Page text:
Who built Stonehenge – and why?
Chosen by Mike Pitts
When the crowds have gone and jackdaws strut high above on the megalithic lintels, I can bask in the quiet majesty of Stonehenge. It is 40 years since I first directed an excavation there. In that time, we have learnt more about the monument and the people who erected it than I imagined possible. But can we at last say why Stonehenge was built? I would say no. The more we learn, the greater the mystery.
We build our picture of the ancient past from things we dig up and things we imagine. The oldest stories about Stonehenge tell how a wizard flew the stones across from Ireland. You can still make out the imprint of a heel where the devil flung one of the megaliths at a friar. On another stone, water, reddened by algae, pools like sacrificed maidens’ blood.
Historical inquiry, finding no record of Stonehenge’s construction, sought to pin the achievement on known ancient peoples from other countries: Greeks, Romans and early medieval Danes. Such speculation was stilled in 1901, when the first scientific excavation at the site exposed nothing that wasn’t already recognised as the tools and debris of prehistoric Britons. Nonetheless, the structure’s extraordinary design and materials meant that the possibility of Mediterranean connections – even a Greek architect – survived into the 1960s. But by then, most archaeologists had embraced the modern view: Stonehenge was entirely the creation of indigenous Neolithic peoples.
The argument then moved from who built it to what sort of society was responsible for it. Was it the ultimate symbol of a highly ranked culture – a chiefdom, perhaps – where the big monuments were expressions of status, power and means of control? Or was it a focal point in an egalitarian world that needed places for people to come together from wide areas, to trade, socialise and engage in communal rituals and ceremonies?
If these theories about a complex monument with a suitably complex history are more helpful than the one-line ideas that are popular in the media – it was a sex symbol, a computer, an observatory or an amplifier – still none get close to truly explaining Stonehenge.
Listen: Mike Pitts considers how and why the monument was created, more than 4,000 years ago, on this episode of the HistoryExtra podcast:
Developments in archaeology have swung the balance of inquiry heavily in favour of evidence from the times – things we dig up. With new scientific innovations, more excavations and more archaeologists asking more questions, we now have significantly more data, as well as more types of data, than I could have imagined when I stood by my trench 40 years ago. However, the result is not that we can now answer the question: why Stonehenge? It’s in fact the opposite. The more we learn, the more we realise how astonishingly technically accomplished – and downright strange – Stonehenge really was.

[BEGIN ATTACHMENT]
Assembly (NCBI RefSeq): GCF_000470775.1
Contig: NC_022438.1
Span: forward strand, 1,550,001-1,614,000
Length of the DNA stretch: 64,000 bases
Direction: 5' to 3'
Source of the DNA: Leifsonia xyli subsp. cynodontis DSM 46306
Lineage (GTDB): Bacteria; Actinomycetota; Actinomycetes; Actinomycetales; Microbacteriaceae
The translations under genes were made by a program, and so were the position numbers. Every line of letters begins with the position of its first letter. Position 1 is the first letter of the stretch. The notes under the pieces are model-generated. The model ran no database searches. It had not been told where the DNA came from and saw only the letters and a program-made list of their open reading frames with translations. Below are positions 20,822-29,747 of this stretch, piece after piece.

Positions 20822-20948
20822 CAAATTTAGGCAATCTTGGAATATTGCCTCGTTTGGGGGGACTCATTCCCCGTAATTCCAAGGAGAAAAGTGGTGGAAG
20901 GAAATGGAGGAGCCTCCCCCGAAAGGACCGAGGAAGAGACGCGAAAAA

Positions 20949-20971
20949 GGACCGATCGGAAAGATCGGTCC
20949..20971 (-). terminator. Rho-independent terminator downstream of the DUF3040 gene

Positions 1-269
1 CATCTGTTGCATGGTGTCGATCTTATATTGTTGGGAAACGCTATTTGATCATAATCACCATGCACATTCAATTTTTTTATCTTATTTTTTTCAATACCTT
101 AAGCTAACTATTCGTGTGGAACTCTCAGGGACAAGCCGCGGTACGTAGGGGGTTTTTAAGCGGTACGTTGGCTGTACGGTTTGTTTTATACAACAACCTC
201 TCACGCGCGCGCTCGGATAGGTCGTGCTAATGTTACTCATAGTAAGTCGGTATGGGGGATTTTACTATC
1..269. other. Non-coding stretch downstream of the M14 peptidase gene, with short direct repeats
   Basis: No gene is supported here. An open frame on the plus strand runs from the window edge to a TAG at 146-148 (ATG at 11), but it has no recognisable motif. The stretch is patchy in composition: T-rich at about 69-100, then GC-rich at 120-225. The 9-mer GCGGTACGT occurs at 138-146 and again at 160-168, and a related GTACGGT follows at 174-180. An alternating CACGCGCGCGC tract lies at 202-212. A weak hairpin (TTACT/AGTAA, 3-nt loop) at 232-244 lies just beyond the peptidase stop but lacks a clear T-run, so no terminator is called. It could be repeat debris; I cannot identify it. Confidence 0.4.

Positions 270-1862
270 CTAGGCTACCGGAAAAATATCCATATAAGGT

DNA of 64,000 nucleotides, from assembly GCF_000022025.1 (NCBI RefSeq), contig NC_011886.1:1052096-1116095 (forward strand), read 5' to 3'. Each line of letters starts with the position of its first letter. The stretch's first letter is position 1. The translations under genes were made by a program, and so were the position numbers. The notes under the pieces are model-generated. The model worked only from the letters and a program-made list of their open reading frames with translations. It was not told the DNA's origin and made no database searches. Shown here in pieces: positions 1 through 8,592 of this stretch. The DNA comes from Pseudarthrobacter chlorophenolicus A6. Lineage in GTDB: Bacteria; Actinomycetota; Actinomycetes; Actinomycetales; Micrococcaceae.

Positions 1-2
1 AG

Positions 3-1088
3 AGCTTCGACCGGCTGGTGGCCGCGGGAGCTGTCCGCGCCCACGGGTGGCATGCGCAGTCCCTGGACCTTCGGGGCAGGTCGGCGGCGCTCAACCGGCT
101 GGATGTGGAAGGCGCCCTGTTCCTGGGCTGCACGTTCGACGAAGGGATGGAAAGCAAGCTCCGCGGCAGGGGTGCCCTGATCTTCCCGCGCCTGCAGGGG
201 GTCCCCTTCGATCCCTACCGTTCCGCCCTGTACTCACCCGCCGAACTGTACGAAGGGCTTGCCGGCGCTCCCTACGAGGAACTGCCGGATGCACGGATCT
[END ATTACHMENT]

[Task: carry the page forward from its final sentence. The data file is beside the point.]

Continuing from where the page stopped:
“How Grand!” wrote Sir Richard Colt Hoare, a British antiquary and archaeologist, when contemplating Stonehenge in 1810. “How Wonderful! How Incomprehensible!”
One of archaeology’s great achievements of the past two centuries has been to prove Hoare right: Stonehenge truly is incomprehensible.
Mike Pitts is an archaeologist and author. His most recent book is Digging Up Britain: Ten Discoveries, a Million Years of History (Thames and Hudson, 2019)
Could Roman soldiers have reached China?
Chosen by Catherine Nixey
The sound alone would have been terrifying. A Roman legion contained around 5,000 men; 5,000 men had 10,000 feet. Each of those 10,000 feet was shod in caligae, the famous Roman hobnailed military sandals. The sound of just one of these shoes slapping against stone signalled to the empire’s enemies that trouble was on its way; the cacophony made by 10,000 is all but unthinkable.
Yet it is not the sound of Roman legions that, at the distance of two millennia, is the most compelling – it is their silences. One such silence enveloped the legions of Crassus who fought against the Parthian empire at the battle of Carrhae in what is now Turkey.
Crassus should never have stepped onto the battlefield. He was wealthy, so much so that the famously affluent Croesus paled in comparison to him. But during combat, gold is no substitute for an affinity with sharpened steel. The omens for the battle had been terrible – and, it transpired, devastatingly accurate. By the end of that dark day in 53 BC, Crassus’s son had been beheaded, with the decapitated head paraded on a spear before his father. Crassus, his heart broken, lost his own head a little later.
The battle would become infamous as one of Rome’s worst ever military defeats. And the thousands of Roman soldiers who hadn’t lost their lives were taken captive and transported east. Although the Roman poet Horace suggested the remnants of the legions had married Parthians, their true fate remained shrouded in mystery.
But in the mid-20th century, Homer Dubs, an expert in Chinese studies based at Oxford, argued that they might have travelled further east than originally thought – potentially several thousand miles further. A few years after the battle of Carrhae, during the siege of a city in China, some mercenaries exhibited military behaviour that hadn’t been seen before in the country: they interlocked their shields so closely against enemy fire that they resembled a ‘fish scale’. The term is unique in Chinese literature. However, interlocking shields was one of the Roman army’s signature moves, known as the testudo formation.
At around the same time in China, a city named Liqian (the ancient Chinese word for ‘Rome’) was founded. Was this the final destination of those Roman soldiers who had survived the battle of Carrhae? The theory is still unproven, but perhaps one day we will learn where the staccato beat of their caligae finally came to a halt.
Catherine Nixey’s books include The Darkening Age: The Christian Destruction of the Classical World (Macmillan, 2017)